Choose Coconut Water: a Natural Sports Drink

Donna Sundblad's picture

Coconut water replenishes nutrients lost during a moderate workout, but how does it compare to sports drinks?

Coconut water has been an important nutritional source in cultures for thousands of years. Today drinking coconut water is a health trend that taps into that source. Celebrities like Rihanna and A-Rod have plugged the benefits, and while some might look at it as a passing faze, a recent study compared the benefits of coconut water to sports drinks and in many ways coconut water comes out the winner. Researchers found it has 5 times more potassium than Gatorade or Powerade and stated, "It's a healthy drink that replenishes the nutrients that your body has lost during a moderate workout."

The study also suggests coconut water is a healthful choice for non-athletes, too. Potassium is a mineral generally deficient in the typical American diet. Low potassium levels can be the result of dehydration, diarrhea, excessive sweating, or lack of potassium in the diet. Some medications can affect potassium levels, too. Symptoms of low potassium are usually mild and many people are unaware they have low potassium without a blood test.

Coconut Water vs. Sports Drinks
Sports drinks are designed to help replace water, electrolytes and energy or carbohydrates lost from exercise. Researchers discovered coconut water contains up to 1,500 mg per liter of potassium, while Gatorade and Powerade have up to 300 mg per liter. The differences go beyond potassium, though. The study showed coconut water provided 400 mg per liter of sodium while the sports drinks had 600 mg per liter. This lower sodium level might sound like a good thing, but athletes deplete sodium through strenuous exercise and it needs to be replaced. This is why sports drinks based on coconut water often add sodium to the product. For people who do mild to moderate exercise, the lower sodium levels are fine. The study showed magnesium and carbohydrate levels for all three were similar.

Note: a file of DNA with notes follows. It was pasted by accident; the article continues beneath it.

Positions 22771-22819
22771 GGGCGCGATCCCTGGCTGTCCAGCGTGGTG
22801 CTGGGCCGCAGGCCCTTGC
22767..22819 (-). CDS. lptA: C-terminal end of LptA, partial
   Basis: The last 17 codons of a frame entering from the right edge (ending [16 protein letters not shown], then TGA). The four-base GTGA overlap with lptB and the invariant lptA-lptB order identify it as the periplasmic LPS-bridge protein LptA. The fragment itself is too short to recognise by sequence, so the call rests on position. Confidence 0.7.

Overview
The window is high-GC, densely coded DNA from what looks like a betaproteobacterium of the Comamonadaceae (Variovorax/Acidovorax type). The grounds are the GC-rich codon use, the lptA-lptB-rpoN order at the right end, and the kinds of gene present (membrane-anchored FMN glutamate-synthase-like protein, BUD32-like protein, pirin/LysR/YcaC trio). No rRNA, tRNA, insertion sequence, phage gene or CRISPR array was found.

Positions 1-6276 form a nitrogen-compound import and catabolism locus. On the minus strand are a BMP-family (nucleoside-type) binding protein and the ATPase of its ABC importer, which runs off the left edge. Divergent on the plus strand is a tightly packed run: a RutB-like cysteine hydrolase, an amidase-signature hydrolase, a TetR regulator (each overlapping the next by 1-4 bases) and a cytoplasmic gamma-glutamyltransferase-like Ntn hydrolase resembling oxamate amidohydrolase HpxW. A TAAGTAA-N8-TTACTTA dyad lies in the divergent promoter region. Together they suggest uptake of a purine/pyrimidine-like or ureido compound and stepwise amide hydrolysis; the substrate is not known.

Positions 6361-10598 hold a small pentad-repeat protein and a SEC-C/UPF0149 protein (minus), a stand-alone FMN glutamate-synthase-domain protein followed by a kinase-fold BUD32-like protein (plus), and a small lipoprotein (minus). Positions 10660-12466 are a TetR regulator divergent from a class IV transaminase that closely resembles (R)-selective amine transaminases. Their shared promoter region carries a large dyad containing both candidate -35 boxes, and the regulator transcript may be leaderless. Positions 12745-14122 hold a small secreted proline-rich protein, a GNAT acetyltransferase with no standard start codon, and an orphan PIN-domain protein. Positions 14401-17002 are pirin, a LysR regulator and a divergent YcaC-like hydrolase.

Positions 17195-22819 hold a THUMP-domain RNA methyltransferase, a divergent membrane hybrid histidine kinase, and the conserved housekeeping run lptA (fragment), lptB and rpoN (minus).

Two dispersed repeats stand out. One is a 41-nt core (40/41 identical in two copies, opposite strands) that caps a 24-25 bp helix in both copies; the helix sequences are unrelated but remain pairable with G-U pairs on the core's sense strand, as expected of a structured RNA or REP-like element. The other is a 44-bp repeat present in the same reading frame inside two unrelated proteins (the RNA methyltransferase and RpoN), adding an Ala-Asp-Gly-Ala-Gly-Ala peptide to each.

Along with less sodium, coconut water also has less calories than sports drinks. Ounce for ounce, most unflavored coconut water contains 5.45 calories, 1.3 grams sugar, 61 milligrams (mg) of potassium, and 5.45 mg of sodium, while Gatorade has 6.25 calories, 1.75 grams of sugar, 3.75 mg of potassium, and 13.75 mg of sodium.

Health Benefits of Coconut Water
Coconut water has less sugar, no fat or cholesterol, and is gluten-free. According to the study, a 12-ounce serving of coconut water provides more potassium than a banana, and it is also rich in antioxidants. The health benefits of coconut water have been embraced by many cultures for thousands of years, and modern medicine has finally started to catch up.

  • Anti-cancer properties
  • Benefits metabolism, energy and weight management
  • Helps manage HIV/AIDS
  • Helps manage or ward off various neurological disorders
  • Helps recovery from hangover
  • Helps to lose weight
  • Helps treat and manage diabetes
  • Hydrates skin
  • Improves athletic performance
  • Improves digestion, nutrient absorption and intestinal health
  • Improves kidney and liver health
  • Lowers blood pressure
  • Offers antibacterial and antimicrobial properties
  • Provides cardiovascular health benefits
  • Supports the immune system

Is Coconut Water Right for You?
While coconut water offers all these health benefits, athletes need to weigh their nutritional needs to determine if it is right for them. The average American diet is high in sodium and low in potassium, but if you don't eat a diet high in sodium and you perform moderate or high intensity workouts or sweat a lot, natural coconut water may not replenish the sodium you need. However, it is an effective sports drink for many people.

Image by keetr License type: Creative Common License